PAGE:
Prostaglandins: Definition, Roles & Associated Conditions

Role of prostaglandin E2 receptor 4 in the modulation of apoptosis and mitophagy during ischemia/reperfusion injury in the kidney

Prostaglandins: Definition, Roles & Associated Conditions

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  • View Affiliations Affiliations: Department of Kidney Transplantation, Nephropathy Hospital, The First Affiliated Hospital of Xi'an Jiaotong University, Xi'an, Shaanxi 710061, P.R. China, Department of Traditional Chinese Medicine, The First Affiliated Hospital of Xi'an Jiaotong University, Xi'an, Shaanxi 710061, P.R. China
  • Published online on: August 8, 2019
  • Pages: 3337-3346

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The mechanisms by which prostaglandin E2 receptor 4 (EP4) protects against renal ischemia‑reperfusion (I/R) injury (IRI) remain to be fully elucidated.

In the present study, the protective effects of EP4 signaling on renal mitochondria and against renal IRI, as well as the underlying mechanisms, were investigated. A rat model of renal IRI was established.

The right kidney was separated without damaging the artery clip, and the renal blood perfusion was then restored after 60 min. One group of animals was treated with EP4 agonists prior to I/R.

The mitochondrial mass, the copy number of mitochondrial (mt)DNA, adenosine triphosphate (ATP) production and mitochondrial autophagy were analyzed. It was identified that renal IRI reduced the mitochondrial mass, decreased the mtDNA copy number and inhibited ATP production.

The loss of renal mitochondria was attributed to the excessive mitochondrial autophagy induced by renal IRI. Pre‑treatment with EP4 agonist inhibited excessive mitochondrial autophagy, the loss of mitochondria and maintained and the energy imbalance within the cells. It was indicated that renal IRI causes excessive mitochondrial autophagy, which is one of the important causes of renal dysfunction.

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Prostaglandins – Reproduction, Inflammation & Other Conditions

Prostaglandins: Definition, Roles & Associated Conditions

These natural chemicals in the body play a role in reproduction, as well as in promoting and resolving inflammation.

Prostaglandins are natural chemicals in the body with hormone- qualities.

First discovered in semen, prostaglandins were later found in cells throughout the body, as well as in women's menstrual fluid.

Prostaglandins affect reproductive processes and are also thought to play a major role in promoting and resolving inflammation in the body.

While most hormones are released by a gland and then carried throughout the body in the bloodstream, prostaglandins are not. Rather, they're produced at the area of the body where they're needed.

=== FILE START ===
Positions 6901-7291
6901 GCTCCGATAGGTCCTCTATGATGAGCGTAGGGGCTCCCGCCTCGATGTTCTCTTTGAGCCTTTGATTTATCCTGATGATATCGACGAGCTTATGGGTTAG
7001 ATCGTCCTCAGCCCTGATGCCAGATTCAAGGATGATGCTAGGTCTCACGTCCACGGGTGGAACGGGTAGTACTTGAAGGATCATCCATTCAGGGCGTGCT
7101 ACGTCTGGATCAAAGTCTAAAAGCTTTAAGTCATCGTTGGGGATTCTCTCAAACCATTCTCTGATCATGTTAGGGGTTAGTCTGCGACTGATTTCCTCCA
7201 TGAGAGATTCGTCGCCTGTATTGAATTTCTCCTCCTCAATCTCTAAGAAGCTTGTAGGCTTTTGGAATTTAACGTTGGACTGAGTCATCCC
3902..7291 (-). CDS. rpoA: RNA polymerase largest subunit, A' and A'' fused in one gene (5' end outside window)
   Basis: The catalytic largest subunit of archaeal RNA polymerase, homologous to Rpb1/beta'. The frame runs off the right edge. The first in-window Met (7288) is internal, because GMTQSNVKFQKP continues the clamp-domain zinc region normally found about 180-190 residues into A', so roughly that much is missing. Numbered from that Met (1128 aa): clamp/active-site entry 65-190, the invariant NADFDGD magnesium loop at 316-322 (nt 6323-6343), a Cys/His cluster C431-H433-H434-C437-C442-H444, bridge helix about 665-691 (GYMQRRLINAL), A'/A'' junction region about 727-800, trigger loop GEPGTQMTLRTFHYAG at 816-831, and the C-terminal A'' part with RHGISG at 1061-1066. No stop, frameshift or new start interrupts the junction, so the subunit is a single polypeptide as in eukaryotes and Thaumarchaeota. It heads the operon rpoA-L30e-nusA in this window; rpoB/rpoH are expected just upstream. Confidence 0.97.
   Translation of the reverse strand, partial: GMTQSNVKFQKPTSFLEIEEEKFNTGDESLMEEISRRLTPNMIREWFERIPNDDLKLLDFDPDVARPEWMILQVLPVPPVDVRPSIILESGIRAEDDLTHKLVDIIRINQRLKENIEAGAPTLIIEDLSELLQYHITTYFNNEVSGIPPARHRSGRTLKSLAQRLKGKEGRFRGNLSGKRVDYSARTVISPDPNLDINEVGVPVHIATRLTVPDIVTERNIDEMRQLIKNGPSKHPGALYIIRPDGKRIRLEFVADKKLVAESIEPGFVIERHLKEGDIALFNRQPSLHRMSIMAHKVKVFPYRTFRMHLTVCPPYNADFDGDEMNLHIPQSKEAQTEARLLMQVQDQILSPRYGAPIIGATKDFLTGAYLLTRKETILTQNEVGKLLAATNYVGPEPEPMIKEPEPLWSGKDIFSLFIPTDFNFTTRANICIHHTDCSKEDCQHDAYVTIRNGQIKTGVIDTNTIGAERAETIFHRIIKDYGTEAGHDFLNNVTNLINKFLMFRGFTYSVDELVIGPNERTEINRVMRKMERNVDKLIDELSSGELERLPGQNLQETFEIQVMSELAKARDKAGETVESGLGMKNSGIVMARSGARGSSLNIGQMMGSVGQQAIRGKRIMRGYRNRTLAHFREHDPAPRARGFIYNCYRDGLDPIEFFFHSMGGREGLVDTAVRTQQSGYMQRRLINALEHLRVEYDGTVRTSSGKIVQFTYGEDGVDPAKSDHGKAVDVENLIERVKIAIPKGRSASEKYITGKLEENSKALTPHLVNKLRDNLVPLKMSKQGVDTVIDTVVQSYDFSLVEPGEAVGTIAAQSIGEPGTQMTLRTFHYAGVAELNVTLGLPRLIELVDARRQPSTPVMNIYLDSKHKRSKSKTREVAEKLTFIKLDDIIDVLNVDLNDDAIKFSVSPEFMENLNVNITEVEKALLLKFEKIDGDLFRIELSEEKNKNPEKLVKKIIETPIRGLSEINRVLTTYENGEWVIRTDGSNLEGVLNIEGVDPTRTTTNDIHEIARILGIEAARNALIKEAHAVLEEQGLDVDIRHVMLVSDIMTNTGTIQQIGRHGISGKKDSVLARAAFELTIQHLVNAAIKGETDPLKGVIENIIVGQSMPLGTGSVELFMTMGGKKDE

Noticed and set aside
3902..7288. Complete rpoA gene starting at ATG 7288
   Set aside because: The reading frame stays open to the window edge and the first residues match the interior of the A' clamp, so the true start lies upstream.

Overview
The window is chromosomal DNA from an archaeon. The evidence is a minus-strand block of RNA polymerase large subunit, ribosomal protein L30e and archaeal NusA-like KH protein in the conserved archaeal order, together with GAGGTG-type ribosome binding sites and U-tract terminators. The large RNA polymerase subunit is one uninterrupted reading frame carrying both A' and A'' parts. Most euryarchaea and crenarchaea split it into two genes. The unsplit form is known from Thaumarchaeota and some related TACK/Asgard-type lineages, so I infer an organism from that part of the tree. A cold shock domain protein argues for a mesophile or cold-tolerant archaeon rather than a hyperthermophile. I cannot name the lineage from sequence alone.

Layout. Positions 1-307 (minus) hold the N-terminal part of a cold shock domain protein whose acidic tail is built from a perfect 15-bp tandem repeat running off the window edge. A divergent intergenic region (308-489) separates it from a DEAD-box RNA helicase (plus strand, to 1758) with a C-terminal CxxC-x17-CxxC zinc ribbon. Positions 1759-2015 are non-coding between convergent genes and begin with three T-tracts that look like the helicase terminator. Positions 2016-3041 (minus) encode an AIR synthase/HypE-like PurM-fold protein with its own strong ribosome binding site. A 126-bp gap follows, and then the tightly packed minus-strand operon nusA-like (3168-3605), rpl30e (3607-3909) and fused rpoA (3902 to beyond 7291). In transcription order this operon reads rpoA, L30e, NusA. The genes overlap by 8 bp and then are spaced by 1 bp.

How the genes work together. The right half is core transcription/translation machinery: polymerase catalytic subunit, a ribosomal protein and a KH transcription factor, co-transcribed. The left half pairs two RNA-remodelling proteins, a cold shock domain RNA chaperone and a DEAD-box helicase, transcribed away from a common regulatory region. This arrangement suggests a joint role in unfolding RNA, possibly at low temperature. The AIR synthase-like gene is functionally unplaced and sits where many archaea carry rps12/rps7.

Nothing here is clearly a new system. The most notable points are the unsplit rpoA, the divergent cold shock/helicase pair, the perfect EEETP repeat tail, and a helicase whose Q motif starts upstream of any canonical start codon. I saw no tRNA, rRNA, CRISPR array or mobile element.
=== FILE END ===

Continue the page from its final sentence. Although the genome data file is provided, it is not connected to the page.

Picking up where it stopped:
Prostaglandins and Reproduction

Although more research is needed to fully understand the role of prostaglandins in reproduction, it's known that they're present in the body throughout a woman's menstrual cycle.

During your period, prostaglandins trigger muscles in your uterus to contract. These contractions help expel the uterus lining.

Higher levels of prostaglandins can cause more severe menstrual cramps, and severe contractions may constrict the blood vessels around the uterus.

When pregnant women go into labor, prostaglandins help cause the cervix to dilate and contractions to occur.

Your doctor may use prostaglandins to induce labor if it's decided that you should give birth before labor naturally occurs.

Dinoprostone (Prepidil gel or Cervidil) inserts are used for this purpose.

The following risks and side effects are possible with induced labor:

  • Uterine hyperstimulation, a serious complication that can cause injury and bleeding
  • Nausea
  • Vomiting
  • Diarrhea
  • Fever

Prostaglandins are also used to:

  • Control excessive bleeding after giving birth
  • Manage patent ductus arteriosus, a condition in which the ductus arteriosus (a blood vessel) doesn't close in an infant after birth
  • Terminate a pregnancy

Prostaglandins may also play a role in erections in men. Because of this role, they have been synthesized and used in injections to help men with erectile dysfunction (ED) obtain an erection.

ED occurs when a man consistently can't get an erection or maintain one long enough to engage in sexual intercourse.

Prostaglandins and Inflammation

When part of your body is inflamed, it means that your immune system is responding to infection or injury.

Inflammation is a way for your body to try to heal damaged areas, but it can also get control and cause damage over time.

Inflammation has been shown to play a role in arthritis, lupus, cancer, and neurodegenerative and cardiovascular diseases.

Prostaglandins play a key role in inflammation by contributing to the development of redness, swelling, heat, and pain.

Excess production of prostaglandins due to inflammation may lead to:

  • Arthritis
  • Heavy menstrual bleeding
  • Painful menstrual cramps

While researchers understand prostaglandins well when it comes to promoting inflammation, they don’t understand how these chemicals help resolve inflammation.

Prostaglandins and Other Conditions

If your body doesn't produce enough prostaglandins, your doctor may consider giving you prostaglandins to treat the following conditions:

  • Stomach ulcers
  • Glaucoma
  • Congenital heart disease in newborn babies


The Kinds of Fats

Prostaglandins: Definition, Roles & Associated Conditions

Prostaglandins are short-range hormones that are used in a great many different body tissues to regulate a great many things. Among these is inflammation.

Inflammation can be good, as in the swelling that follows an injury, which is a good “natural splint” that helps immobilize the injured region.

Inflammation can also be bad, when our response to environmental conditions leads to chronic inflammatory diseases asthma, or to more serious inflammatory diseases rheumatoid arthritis.

What are these hormones, and how are they made?

The diagram below illustrates the basic process, beginning with a phospholipid. Normally, phosopholipids are in the cell membrane. Certain enzymes can cut the phospholipid, however, and release free fatty acids.

One such fatty acid is used to build the family of prostaglandins and related inflammatory signaling molecules (such as leukotrienes). The “normal” family of prostaglandins is produced from an ω-6 fatty acid.

These are typically reffered to as the “series 2” prostaglandins, because in their end form, they contain two double bonds.

Supplementation of the diet with adequate amounts of ω-3 fatty acids makes it possible for cells to use these fatty acids instead, and produce a set of these hormones called the “3-series.” These have a third double bond (derived from the ω-3 double bond of the original fatty acid, highlighted above in yellow.